In brief: Future earthquakes on the West Coast
A two-year mapping project by NIWA for the West Coast Regional Council to assess seismic hazards in its coastal communities has found fault lines capable of causing earthquakes up to magnitude 7.8.
The research fills a void of information in the region, and will provide information to update the New Zealand National Seismic Hazard Model led by GNS Science. The model combines prehistoric and historic earthquake information to estimate where and how often earthquakes take place.
The West Coast has seen two of New Zealand's strongest earthquakes in the last 84 years: the 1929 Murchison earthquake measuring 7.8, and 1968's Inangahua earthquake which hit a magnitude of 7.1.
NIWA Marine Geologist Dr Philip Barnes says that the oil industry has collected a wealth of data on the fault lines, but the NIWA-led research into the earthquake potential of these faults was a first.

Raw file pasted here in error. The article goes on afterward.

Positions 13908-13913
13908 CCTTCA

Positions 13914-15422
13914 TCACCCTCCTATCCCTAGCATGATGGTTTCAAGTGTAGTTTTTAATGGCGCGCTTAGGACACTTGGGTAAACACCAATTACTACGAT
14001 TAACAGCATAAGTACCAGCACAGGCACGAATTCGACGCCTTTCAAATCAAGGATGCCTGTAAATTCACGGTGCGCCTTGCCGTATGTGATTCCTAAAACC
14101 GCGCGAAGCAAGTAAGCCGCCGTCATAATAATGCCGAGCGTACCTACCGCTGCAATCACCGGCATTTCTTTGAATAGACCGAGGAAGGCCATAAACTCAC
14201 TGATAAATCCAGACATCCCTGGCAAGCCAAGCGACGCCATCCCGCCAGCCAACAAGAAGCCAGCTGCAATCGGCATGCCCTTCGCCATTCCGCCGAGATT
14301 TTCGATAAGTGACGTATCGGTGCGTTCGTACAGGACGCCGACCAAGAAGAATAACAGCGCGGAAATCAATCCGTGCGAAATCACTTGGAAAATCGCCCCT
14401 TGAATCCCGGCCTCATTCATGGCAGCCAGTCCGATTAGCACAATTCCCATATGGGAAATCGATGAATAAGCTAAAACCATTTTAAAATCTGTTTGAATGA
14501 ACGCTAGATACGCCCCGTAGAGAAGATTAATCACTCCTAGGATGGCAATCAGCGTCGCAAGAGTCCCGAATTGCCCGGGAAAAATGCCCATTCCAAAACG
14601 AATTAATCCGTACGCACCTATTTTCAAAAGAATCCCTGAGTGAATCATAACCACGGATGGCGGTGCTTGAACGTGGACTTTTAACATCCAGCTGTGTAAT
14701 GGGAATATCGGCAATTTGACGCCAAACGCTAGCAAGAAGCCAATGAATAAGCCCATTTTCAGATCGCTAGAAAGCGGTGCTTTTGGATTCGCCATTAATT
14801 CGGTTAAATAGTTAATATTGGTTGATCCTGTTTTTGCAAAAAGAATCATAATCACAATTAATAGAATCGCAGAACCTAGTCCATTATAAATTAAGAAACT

"NIWA's report confirmed that the major faults are parallel to the West Coast and are within 30km of shore. They range in length from 10km to 120km, and are expected to generate earthquakes ranging in size up to magnitudes 6.4 to 7.8.
"The positive element we found in the analysis is that earthquakes of these magnitudes would only occur once every 7500 to 30,000 years on any individual fault, so large earthquakes are expected to be very infrequent.
"We are one step closer to addressing tsunami risks for the West Coast, and this research will support further studies into potential earthquake risks," says Dr Barnes.